The Battle of Tanga, German East Africa 1914

How German and British forces were organized, trained, equipped and led
Harvey, Kenneth J.
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The Battle of Tanga, German East Africa 1914

Author: Kenneth J. Harvey
Description: Master's thesis presented to the Faculty of the U.S. Army Command and General Staff College
Fort Leavenworth, Kansas 2003
Paperback, 22x28 cm, 107 pages, 18 map sketches


In November 1914, British Indian Expeditionary Force B conducted an amphibious assault on the Port of Tanga in German East Africa. The British possessed all the tools required for success; they outnumbered the defenders almost eight to one, they possessed the only artillery and naval guns available for the battle, and they landed where the Germans were weak. Despite these factors, a hastily organized German defence force of 1,100 soldiers not only defeated the 8,000 British soldiers, but also compelled Indian Expeditionary Force B to retreat to Mombasa. This thesis examines the manner in which German and British forces were organized, trained, equipped, and led. Additionally, it identifies the critical factors that together led to British defeat at Tanga.

From Chapter 2, Tanga:

On 2 November 1914, almost three months after its creation, IEF "B" arrived off the Indian Ocean port of Tanga. Tanga's inner harbor was relatively shallow and protected by the Tanga Peninsula and Toten Island. It consisted of around 900 buildings, eighty of them being large, stone, and close to the waterfront.1 The town itself consisted of two main areas divided by the Usambara Railway, the native quarter and the European settlement. Dense vegetation surrounded the town. Tanga was about ten meters above sea level and its port had a rudimentary jetty without any loading cranes. The inner harbor was too shallow for large ships to dock at the jetty; ships had to be unloaded by lighters in the harbor. East of town, toward the Tanga Peninsula, were relatively flat coastal plains covered with thick, dense vegetation. The vegetation transitioned to rubber tree plantations and Beehive farms south of Askari Road. Tanga Peninsula ended in cliffs rising twenty to thirty meters above small, muddy, beaches along the Indian Ocean. The beaches on the eastern edge of the peninsula were sandwiched between the cliffs and partially submerged mangrove swamps.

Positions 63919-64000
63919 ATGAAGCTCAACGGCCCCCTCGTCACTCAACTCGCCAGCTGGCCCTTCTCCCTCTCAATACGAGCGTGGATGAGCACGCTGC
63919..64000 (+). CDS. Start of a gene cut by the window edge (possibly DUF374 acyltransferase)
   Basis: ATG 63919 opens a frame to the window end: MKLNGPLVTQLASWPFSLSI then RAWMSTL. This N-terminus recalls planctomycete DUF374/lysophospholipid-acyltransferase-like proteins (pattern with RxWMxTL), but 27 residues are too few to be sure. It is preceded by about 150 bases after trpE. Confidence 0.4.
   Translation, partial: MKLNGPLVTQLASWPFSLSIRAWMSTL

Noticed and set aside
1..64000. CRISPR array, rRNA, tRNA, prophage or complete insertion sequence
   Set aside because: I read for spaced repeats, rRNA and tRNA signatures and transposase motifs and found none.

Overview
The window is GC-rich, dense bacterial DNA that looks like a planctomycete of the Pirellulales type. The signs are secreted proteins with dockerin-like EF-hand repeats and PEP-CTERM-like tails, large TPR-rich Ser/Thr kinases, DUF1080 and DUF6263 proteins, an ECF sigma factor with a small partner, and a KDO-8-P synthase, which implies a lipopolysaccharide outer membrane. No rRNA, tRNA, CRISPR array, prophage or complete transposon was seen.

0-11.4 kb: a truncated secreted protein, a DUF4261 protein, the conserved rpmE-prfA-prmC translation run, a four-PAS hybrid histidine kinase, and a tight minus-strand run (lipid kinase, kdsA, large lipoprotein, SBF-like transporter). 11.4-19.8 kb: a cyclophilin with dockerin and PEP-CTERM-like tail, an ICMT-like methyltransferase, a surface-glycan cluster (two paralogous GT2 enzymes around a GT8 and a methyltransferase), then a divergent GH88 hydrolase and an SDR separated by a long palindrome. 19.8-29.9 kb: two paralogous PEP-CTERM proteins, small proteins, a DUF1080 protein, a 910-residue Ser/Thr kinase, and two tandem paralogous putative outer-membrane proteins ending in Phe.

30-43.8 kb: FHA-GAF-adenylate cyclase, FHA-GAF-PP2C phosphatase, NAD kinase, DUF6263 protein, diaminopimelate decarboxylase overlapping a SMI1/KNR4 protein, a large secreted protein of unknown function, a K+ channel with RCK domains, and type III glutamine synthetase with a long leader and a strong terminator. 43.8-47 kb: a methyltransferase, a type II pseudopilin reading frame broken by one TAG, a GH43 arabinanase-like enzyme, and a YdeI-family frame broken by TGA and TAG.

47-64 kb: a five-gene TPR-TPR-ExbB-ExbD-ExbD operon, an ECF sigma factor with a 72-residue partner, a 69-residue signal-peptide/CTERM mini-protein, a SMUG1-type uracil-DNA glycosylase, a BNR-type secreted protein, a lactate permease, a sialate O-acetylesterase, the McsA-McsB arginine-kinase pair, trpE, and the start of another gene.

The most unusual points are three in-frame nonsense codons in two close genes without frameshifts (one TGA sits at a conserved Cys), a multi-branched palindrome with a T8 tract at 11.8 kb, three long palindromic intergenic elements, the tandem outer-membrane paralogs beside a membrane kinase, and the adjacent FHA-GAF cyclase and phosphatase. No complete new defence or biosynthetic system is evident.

Tanga in 1914 was one of two ports in German East Africa with a railway terminus. The single track Usambara Railway ran 150 miles from the port of Tanga to Moshi, in the fertile Kilimanjaro region of German East Africa.2 The Usambara Railway was a small railway with limited capacity; each trainload could only transport one FK with baggage or two FKs without baggage in a single trip.3 As the Usambara Railway entered Tanga, it traveled in a semi-circle past the railway station to its terminus by the jetty. The railway sat in a deep cut that formed a large embankment on either side as it skirted the eastern edge of the town. East of the railway embankment was a large drainage ditch that ran south from the harbor. Three small bridges crossed the embankment and the drainage ditch. The Northern most bridge was part of Hospital Road. Hospital Road led from Tanga, past the German Hospital and through the interior of Tanga Peninsula to the signal tower on Ras Kasone, the northern portion of the Tanga headland.

The road continued from there to a large white house on the eastern edge of the peninsula. The center bridge was part of Askari Road, which paralleled Hospital Road toward the peninsula, and also joined a spur of Hospital Road near the eastern edge of the peninsula next to a large red house. The southern bridge only crossed the railway embankment. This bridge was part of a track that ran towards the rubber plantations southeast of Tanga. On the morning of November 2, the only defensive force in Tanga was a platoon from the 17th FK.

As the sixteen ships of IEF "B" anchored off Tanga at 0450, H.M.S. Fox began working into the harbor. The Fox was unable to reach the inner harbor until 0700, as fear of mines and German removal of all the navigation aids had slowed the ship. Dr. Auracher, the German District Commissioner for Tanga, was informed of the British presence at 0630, when a lookout on the Tanga Peninsula spotted smoke from the convoy.5 Dr. Auracher used a small dingy and boarded the Fox around 0730. Once on board. Captain Caulfeild informed Dr. Auracher that the neutrality agreement between Tanga and the British Empire was invalid. Caulfeild then issued him an ultimatum to surrender the town or face naval bombardment.6 Dr. Auracher replied that Tanga was an open town and he did not have the authority to surrender the town without permission from Dr. Schnee the Colonial Governor.7 After discussing travel time and communication means, Captain Caulfeild gave Dr. Auracher two and a half hours to raise a white flag over the town or suffer the consequences.8 As Dr. Auracher prepared to leave the Fox, he was recalled to Caulfeild's office, where Caulfeild informed him that he would be shot if anything happened to the Fox. Caulfeild then demanded to know if the harbor was mined.9 Dr. Auracher refused to answer the question and Caulfeild again threatened to shoot him if the Fox encountered any mines.10 As he left the ship, Dr. Auracher deliberately choose an indirect route to the shore to reinforce Caulfeild's belief that the harbor was mined."